is a blog about design, technology and culture written by Khoi Vinh, and has been more or less continuously published since December 2000 in New York City. Khoi is currently Principal Designer at Adobe. Previously, Khoi was co-founder and CEO of Mixel (acquired in 2013), Design Director of The New York Times Online, and co-founder of the design studio Behavior, LLC. He is the author of “How They Got There: Interviews with Digital Designers About Their Careers”and “Ordering Disorder: Grid Principles for Web Design,” and was named one of Fast Company’s “fifty most influential designers in America.” Khoi lives in Crown Heights, Brooklyn with his wife and three children.
Please refer to the advertising and sponsorship page for inquiries.+
From Mubi’s write up:
“…it is hard to know whether he designed all the posters himself. In blog posts about Frankfurt I have seen comments saying that one Philip Gips was either the co-creator or the chief designer of a lot of these campaigns, but I have been unable to find any more about Mr. Gips.”
Having worked for Philip Gips’s small agency that he started after leaving Frankfurt Gips Balkind in the mid-90’s, I know for sure that he indeed lead-designed most of the posters that Stephen Frankfurt has been credited for in the Mubi article.
In fact, the article erroneously credits Frankfurt with writing the “In space no one can hear you scream” tagline for “Alien,” when the truth of the matter is that Phil Gips’s wife, Barbara, wrote the line (Phil told me this himself and took great pride in that fact).
There isn’t much on the web about Phil, so I just wanted to give the guy his proper due.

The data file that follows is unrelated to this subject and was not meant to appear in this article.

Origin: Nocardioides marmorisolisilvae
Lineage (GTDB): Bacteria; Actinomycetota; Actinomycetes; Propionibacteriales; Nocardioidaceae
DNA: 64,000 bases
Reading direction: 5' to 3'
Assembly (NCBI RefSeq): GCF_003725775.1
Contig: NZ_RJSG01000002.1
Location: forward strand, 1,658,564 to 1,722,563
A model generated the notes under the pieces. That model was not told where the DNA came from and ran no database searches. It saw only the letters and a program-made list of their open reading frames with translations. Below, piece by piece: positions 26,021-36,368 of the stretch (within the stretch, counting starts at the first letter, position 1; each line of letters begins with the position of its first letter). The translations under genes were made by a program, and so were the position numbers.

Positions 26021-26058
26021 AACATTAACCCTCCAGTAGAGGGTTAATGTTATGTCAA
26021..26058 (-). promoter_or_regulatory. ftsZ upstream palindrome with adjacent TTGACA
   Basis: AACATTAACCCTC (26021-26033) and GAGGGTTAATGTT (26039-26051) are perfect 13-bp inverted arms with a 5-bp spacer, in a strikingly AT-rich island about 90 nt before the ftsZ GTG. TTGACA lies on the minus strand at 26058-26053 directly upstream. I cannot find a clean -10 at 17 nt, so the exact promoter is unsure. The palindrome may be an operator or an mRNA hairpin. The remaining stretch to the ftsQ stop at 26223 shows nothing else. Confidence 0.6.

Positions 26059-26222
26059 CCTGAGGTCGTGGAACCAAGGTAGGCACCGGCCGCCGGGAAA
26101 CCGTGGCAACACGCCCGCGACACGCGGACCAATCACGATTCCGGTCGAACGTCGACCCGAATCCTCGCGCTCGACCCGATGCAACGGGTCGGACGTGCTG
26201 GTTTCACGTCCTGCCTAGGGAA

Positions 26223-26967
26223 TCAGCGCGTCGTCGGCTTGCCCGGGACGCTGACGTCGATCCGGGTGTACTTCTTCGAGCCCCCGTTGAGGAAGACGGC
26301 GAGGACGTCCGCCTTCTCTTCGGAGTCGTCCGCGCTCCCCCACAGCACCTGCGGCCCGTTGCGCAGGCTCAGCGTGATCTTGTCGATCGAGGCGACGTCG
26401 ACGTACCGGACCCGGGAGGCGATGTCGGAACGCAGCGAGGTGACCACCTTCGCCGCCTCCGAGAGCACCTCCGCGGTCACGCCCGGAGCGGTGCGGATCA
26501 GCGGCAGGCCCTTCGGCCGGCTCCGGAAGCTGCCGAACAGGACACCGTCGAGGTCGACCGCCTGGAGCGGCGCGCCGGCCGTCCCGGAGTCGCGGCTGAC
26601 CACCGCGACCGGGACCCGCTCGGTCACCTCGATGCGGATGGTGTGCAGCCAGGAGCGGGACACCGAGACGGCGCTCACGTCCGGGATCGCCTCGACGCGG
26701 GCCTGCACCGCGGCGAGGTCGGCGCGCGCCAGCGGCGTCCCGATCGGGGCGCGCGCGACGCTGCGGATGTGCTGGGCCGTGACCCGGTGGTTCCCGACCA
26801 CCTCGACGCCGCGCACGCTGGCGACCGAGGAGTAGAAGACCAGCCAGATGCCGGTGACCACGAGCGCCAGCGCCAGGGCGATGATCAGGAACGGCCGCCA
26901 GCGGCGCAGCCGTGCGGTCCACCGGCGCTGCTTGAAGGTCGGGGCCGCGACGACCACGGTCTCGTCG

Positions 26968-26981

There was this debate within the team here at MUBI whether or not ‘Emmanuelle’ — http://mubi.com/films/1680 — belongs to our library. I remember saying, “of course it does! the poster is designed by Frankfurt.”
This of course followed with various calls with our advisors and Board with me explaining why we allowed French softcore-porn in our library. All for art!
founder of MUBI
This is an excellent post, great read. Thank you.
I was just browsing through some old VW ads that and came across this:
I wonder if this silhouetting was in style at the time and perhaps a small influence, or was it just a co-incidence?
Please type the letters and numbers you see below iPlease type the letters and numbers you see below into the box at right.Please type the letters and numbers you see below into the box at right.Please type the letters and numbers you see below into the box at right.Please type the letters and numbers you see below into the box at right.Please type the letters and numbers you see below into the box at right.nto the box at right.
Looks pretty similar to me Stef. Maybe just a co-incidence though.
You’re absolutely right. Phil Gips designed those movie posters. Phil Gips is a most remarkable designer. Unfortunately he often let others take the credit for his genius … because, well, I think Phil was more interested in creating outstanding work than in self-promotion.
Thank you! Your remarks have been sent to Khoi.